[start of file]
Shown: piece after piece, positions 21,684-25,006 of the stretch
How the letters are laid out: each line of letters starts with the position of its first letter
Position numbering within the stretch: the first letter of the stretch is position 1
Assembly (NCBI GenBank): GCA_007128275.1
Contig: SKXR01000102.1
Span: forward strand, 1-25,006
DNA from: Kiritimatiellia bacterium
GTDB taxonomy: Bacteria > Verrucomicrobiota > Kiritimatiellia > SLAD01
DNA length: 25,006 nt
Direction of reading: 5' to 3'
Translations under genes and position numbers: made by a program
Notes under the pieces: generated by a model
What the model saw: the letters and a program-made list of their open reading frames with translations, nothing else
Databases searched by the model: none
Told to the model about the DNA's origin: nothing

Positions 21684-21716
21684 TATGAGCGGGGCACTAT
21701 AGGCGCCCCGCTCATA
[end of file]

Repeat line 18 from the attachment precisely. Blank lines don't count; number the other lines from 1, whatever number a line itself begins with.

21701 AGGCGCCCCGCTCATA